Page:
Mizuho Financial Group said Friday that it suffered a 36 percent drop in net profit in the first quarter to June, as Japan's megabanks reported mixed earnings for the April-June period.
Sumitomo Mitsui Financial Group Inc. also reported Friday its net profit in the quarter fell 2.4 percent on year, hurt by higher tax-related costs.
Nomura Holdings, Japan's largest securities firm, and Mitsubishi UFJ Financial Group Inc. (MUFG), Japan's largest bank by assets, reported profits in the period.
Mizuho's profit slump was due to a falloff in profitability at its banking units, it said, posting a group net profit of 96.4 billion yen ($1.24 billion) for the first quarter from April to June, down 35.6 percent from last year's 149.8 billion yen.
Mizuho had a computer system breakdown in March that led to disruptions at automatic teller machines as well as salary payments and other transactions that affected millions of customers across the country.
Net revenue slipped 11.2 percent to 632.9 billion yen from 713.2 billion a year ago.
The bank left unchanged its forecast net profit of 460 billion yen for the year to March 2012.
Sumitomo Mitsui Financial Group Inc said net profit fell 2.4 percent in the April-June quarter to 206.6 billion yen.
Group operating revenue for the period climbed 19.7 percent from a year earlier to 1.04 trillion yen. The bank left its earnings unchanged.
MUFG said its net profit in the quarter tripled to 500.58 billion yen from a year earlier, boosted by a one-time gain from share conversion.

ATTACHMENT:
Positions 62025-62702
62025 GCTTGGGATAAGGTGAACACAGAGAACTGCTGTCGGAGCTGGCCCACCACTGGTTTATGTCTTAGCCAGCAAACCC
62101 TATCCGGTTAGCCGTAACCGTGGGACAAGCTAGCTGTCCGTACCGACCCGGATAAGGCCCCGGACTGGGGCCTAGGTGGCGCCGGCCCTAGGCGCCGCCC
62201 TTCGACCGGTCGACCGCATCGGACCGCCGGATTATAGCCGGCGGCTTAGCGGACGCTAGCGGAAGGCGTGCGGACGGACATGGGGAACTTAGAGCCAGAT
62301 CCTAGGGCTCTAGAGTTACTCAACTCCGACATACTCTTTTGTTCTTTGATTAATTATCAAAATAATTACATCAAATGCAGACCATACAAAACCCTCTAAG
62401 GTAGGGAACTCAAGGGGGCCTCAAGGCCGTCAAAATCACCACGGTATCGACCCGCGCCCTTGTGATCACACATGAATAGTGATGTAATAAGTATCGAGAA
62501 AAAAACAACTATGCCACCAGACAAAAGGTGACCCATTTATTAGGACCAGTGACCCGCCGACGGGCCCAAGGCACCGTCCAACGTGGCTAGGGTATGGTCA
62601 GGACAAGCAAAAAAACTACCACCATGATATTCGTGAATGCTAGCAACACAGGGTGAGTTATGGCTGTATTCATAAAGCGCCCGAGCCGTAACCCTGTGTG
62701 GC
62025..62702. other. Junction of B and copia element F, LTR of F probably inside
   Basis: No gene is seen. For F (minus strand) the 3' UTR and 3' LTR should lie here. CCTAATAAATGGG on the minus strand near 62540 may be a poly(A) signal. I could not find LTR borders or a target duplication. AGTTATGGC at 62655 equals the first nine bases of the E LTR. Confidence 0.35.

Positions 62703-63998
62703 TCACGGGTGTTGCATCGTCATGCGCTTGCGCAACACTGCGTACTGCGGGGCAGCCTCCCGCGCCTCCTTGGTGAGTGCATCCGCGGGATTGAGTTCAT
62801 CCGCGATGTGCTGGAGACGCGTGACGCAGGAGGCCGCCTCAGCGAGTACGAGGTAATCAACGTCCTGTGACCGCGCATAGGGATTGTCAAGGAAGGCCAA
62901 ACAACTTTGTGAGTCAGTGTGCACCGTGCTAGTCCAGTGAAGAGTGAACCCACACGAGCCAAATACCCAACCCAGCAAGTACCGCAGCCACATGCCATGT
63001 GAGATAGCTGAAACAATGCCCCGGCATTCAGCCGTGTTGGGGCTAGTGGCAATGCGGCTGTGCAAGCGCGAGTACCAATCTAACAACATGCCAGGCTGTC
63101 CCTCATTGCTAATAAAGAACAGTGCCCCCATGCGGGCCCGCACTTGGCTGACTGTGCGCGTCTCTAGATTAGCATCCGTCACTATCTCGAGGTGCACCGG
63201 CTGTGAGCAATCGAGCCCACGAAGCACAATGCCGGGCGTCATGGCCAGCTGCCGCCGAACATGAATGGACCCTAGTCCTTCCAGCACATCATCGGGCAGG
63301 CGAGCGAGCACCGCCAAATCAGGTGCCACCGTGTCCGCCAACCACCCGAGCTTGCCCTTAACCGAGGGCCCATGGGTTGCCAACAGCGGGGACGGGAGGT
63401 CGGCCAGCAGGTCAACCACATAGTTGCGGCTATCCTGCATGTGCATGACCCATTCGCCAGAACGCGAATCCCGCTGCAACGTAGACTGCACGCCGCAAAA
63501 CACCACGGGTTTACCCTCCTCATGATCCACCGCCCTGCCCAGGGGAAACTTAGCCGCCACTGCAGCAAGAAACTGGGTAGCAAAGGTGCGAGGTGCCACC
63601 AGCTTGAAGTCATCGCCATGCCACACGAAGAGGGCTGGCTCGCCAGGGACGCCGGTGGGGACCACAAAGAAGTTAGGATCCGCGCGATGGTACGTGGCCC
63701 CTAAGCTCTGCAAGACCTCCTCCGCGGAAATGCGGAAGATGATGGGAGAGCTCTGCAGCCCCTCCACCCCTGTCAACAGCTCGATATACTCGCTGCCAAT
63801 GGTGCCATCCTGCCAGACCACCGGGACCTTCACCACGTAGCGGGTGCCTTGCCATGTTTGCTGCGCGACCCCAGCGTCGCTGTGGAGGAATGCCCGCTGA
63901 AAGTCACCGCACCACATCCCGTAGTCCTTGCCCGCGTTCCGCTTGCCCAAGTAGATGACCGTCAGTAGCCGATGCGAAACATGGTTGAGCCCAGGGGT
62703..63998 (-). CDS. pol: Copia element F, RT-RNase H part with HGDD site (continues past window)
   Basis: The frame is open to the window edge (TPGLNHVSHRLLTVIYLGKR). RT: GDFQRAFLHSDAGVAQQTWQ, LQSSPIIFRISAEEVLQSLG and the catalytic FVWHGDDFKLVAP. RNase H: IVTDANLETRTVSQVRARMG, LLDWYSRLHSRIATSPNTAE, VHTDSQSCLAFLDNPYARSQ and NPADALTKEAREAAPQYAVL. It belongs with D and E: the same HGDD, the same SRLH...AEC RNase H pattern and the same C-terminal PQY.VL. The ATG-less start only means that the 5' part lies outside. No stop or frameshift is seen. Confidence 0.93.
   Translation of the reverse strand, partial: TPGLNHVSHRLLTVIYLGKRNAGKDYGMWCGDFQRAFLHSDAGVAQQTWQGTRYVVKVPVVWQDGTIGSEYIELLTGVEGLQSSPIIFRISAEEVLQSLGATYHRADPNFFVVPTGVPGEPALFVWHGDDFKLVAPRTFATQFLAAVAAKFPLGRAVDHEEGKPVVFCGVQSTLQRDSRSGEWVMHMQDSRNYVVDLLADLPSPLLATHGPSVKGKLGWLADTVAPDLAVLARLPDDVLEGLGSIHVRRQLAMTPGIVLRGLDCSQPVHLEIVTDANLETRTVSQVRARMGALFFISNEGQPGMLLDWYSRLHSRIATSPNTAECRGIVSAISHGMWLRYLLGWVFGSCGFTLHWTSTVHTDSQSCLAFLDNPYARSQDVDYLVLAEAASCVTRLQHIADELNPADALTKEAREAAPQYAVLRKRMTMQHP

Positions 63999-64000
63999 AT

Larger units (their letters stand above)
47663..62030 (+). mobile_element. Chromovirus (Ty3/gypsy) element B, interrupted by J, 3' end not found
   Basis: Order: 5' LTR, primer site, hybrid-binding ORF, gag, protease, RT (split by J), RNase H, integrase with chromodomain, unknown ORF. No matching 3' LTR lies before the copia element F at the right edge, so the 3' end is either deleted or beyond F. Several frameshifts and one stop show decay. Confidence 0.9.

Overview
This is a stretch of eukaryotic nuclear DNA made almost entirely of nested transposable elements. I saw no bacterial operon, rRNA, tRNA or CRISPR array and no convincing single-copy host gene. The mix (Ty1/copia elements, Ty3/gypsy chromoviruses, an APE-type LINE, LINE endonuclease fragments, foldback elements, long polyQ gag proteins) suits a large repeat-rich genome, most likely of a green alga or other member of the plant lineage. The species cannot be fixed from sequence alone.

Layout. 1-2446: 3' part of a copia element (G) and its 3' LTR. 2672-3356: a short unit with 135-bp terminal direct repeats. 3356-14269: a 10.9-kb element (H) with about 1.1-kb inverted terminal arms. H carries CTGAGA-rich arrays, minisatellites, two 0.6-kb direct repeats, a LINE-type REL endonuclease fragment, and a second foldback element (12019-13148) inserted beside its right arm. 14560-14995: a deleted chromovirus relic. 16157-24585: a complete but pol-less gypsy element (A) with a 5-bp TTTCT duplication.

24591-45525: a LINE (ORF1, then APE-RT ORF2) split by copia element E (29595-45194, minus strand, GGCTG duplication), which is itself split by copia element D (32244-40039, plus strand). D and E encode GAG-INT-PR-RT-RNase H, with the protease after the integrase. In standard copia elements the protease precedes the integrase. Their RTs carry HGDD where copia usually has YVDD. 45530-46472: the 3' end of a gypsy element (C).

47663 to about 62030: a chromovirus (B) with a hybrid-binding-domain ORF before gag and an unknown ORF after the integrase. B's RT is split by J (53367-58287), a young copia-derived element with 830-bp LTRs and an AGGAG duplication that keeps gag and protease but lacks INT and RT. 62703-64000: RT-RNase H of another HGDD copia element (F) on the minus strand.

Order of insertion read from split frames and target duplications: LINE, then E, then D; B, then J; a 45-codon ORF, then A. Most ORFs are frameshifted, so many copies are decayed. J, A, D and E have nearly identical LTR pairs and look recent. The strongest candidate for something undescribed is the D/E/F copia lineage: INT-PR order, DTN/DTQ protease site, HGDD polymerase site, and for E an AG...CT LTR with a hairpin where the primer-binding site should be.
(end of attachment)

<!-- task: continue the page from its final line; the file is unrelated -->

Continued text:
In June, MUFG changed its stake in Morgan Stanley from preferred shares to common shares, with its partnership now at 22.4 percent of the voting rights in the US giant.
Mitsubishi UFJ owns the chunk of Morgan Stanley after throwing a nine-billion-dollar lifeline to the troubled Wall Street giant in 2008 during the financial crisis.
Nomura Holdings Inc. said first quarter net profit grew more than seven-fold on a one-time gain, but unstable market conditions continued to foil its attempt to expand its overseas investment banking operations.
Japan's largest securities business group by revenue posted a 17.8 billion yen net profit in the quarter, compared with 2.3 billion yen from a year earlier.
The better-than-expected profit was driven by a one-time gain from turning Nomura Land and Building Co. into a fully-owned subsidiary as well as strong domestic sales of investment trusts.
"Our wholesale businesses faced a very challenging quarter as markets remained highly volatile, severely impacted by the sovereign crisis in Europe and the earthquake in Japan," Nomura chief executive Kenichi Watanabe said.
Nomura's overseas operations remained in the red as the European, Asian and Oceanic regions struggled.
Its group revenue for the quarter jumped 36 percent to 427.0 billion yen from 314.0 billion yen.